#ChroniclesOfAWriter – How I got my first job as a freelancer

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Hello! Welcome to another #ChroniclesOfAWriter post. I hope you’ve been able to gain practical tips from the posts in this series. I love to hear your feedback so let me know what challenges you have and I’ll see how I can help 🙂

Today’s post is based on two questions I get asked a lot – How do I get my first client and what do I charge? So I’m going to share how I got my first clients and my subsequent clients. You can apply the strategies I used to get your first client or get more clients if clients haven’t been coming your way.

My first job as a freelance writer was to write a series of articles for Butterscotch magazine. It was the first time I would be paid by a magazine to write articles. I wrote three articles and I was paid roughly N20, 000 for each article.

I didn’t go out to look for this opportunity. It came to me. I was serving at the time. Between managing content for the Oyo State NYSC editorial board and my church, I wasn’t really looking for an extra job but I needed money. That allawee we were receiving was barely enough.

Even though my hands were full, I still ensured that I sent in articles to Y! Africa from my weekly column. Any writer who wants to be successful needs to be visible. Remember my previous post about building your platform? Never take your platform for granted because it is more or less your CV and proof of your credibility and expertise as a writer.

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One day I got a call from my former editor and she wanted to know what I was doing at that moment. Once she made sure I hadn’t been off writing for a long period, she commissioned me to write three articles for Butterscotch magazine.

I was so excited, mainly because I was spreading my ‘wings’ and also because I was going to earn extra money! The articles were straightforward. They were the sort of things I wrote when I managed Y! Magazine. There was a little bit of research involved but it wasn’t too much work. I delivered, got my money and the articles were published.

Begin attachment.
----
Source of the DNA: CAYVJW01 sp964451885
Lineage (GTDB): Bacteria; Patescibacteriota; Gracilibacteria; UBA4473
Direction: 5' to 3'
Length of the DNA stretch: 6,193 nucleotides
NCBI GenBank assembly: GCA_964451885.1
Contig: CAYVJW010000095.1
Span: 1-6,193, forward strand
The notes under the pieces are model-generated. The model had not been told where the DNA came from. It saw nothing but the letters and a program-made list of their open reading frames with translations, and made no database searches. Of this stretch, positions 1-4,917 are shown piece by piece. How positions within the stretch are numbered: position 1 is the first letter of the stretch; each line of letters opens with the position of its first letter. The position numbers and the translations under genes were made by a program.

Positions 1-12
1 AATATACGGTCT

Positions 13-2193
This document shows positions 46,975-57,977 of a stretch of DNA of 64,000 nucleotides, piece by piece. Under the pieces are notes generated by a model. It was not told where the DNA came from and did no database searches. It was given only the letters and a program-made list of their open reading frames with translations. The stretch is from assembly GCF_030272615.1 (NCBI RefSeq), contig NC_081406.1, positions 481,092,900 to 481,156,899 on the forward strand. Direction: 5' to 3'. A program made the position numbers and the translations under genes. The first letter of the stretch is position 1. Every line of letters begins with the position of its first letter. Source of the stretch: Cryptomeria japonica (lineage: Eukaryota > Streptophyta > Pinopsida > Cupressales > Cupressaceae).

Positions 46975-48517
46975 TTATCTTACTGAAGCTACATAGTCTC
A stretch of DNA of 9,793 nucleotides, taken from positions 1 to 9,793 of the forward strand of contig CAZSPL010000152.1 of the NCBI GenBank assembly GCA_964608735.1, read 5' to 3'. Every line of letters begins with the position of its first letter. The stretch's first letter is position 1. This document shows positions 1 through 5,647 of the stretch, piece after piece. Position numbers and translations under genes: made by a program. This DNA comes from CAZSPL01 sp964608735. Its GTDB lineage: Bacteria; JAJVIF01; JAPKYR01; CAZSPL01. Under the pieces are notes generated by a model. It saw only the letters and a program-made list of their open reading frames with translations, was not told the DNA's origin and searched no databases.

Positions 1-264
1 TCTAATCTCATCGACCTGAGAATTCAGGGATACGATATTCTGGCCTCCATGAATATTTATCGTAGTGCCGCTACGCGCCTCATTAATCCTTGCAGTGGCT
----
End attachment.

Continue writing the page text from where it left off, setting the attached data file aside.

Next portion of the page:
Just as I was rejoicing over the surprise opportunity that came my way, another former editor called me. Again, she asked what I was doing and I told her “I just finished working on three commissioned articles for a magazine.” She said, “Fantastic! I was calling to find out if you are able to write articles that will involve some research in history.”

I couldn’t believe it. Even though the money was not as much as what I got paid for the previous job, I jumped at the opportunity. It was interesting working on those articles. I had to write about the history of the film industry in Nigeria and the foods and languages of the different tribes. It involved more work; there was a lot of material to get through but I delivered.

After that, the phone calls stopped. Tears. So for eight months I didn’t get commissioned to write any article. I didn’t even know how to go about looking for these opportunities. I think the reason was because, back then I didn’t realise this was going to be a full-time thing for me.

I started my personal blog in June 2014 and in August, after much prayer and seeking the face of God, I decided to start LRouge Media which is now ContentCraft. I started off with advertising my services on my blog and through word of mouth.

Thankfully, I had built up a nice portfolio of work and that really helped. I also looked for more guest writing opportunities and I included details of what I do in my profile/ bio. That’s another advantage of guest writing. It’s an avenue for you to advertise yourself.

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Back to my story, for over a month, I showed up at my friend’s studio which was my ‘office’ and I would work on building content for my church. One day someone who used to come to the studio frequently said to me, “Doyin, you are always sitting on this chair with your laptop. What are you always typing?”

Then I launched into a full blown advert of what I do. That’s how I got my first official client. The person told me he was designing a book for his pastor and he had been looking for someone to help him edit the book. 

Even though I got payed N5, 000 to do the edit, I was happy about this breakthrough. It was a nice feeling. Shortly after that, I got my second client, 1Plify. A friend of mine called after seeing a post on my blog to tell me about his startup and he needed someone who will manage the company blog and come up with content ideas to drive the brand forward.

I had so much fun developing content for the 1Plify Blog. I did it for about four months and in the midst of doing that, my credibility increased and I started to get more clients.

Next week, I will discuss how I charge my clients. It’s been a work in progress but I have been able to find what I am comfortable with.

On the 27th of August, I’ll be showing 10 writers practical ways to earn more money as a writer. I will also be sharing useful resources that will help them build their platform amongst other things. The training costs N20,000 and 4 spaces have been taken already. So register today by sending an email to thesparklewritershub@gmail.com.

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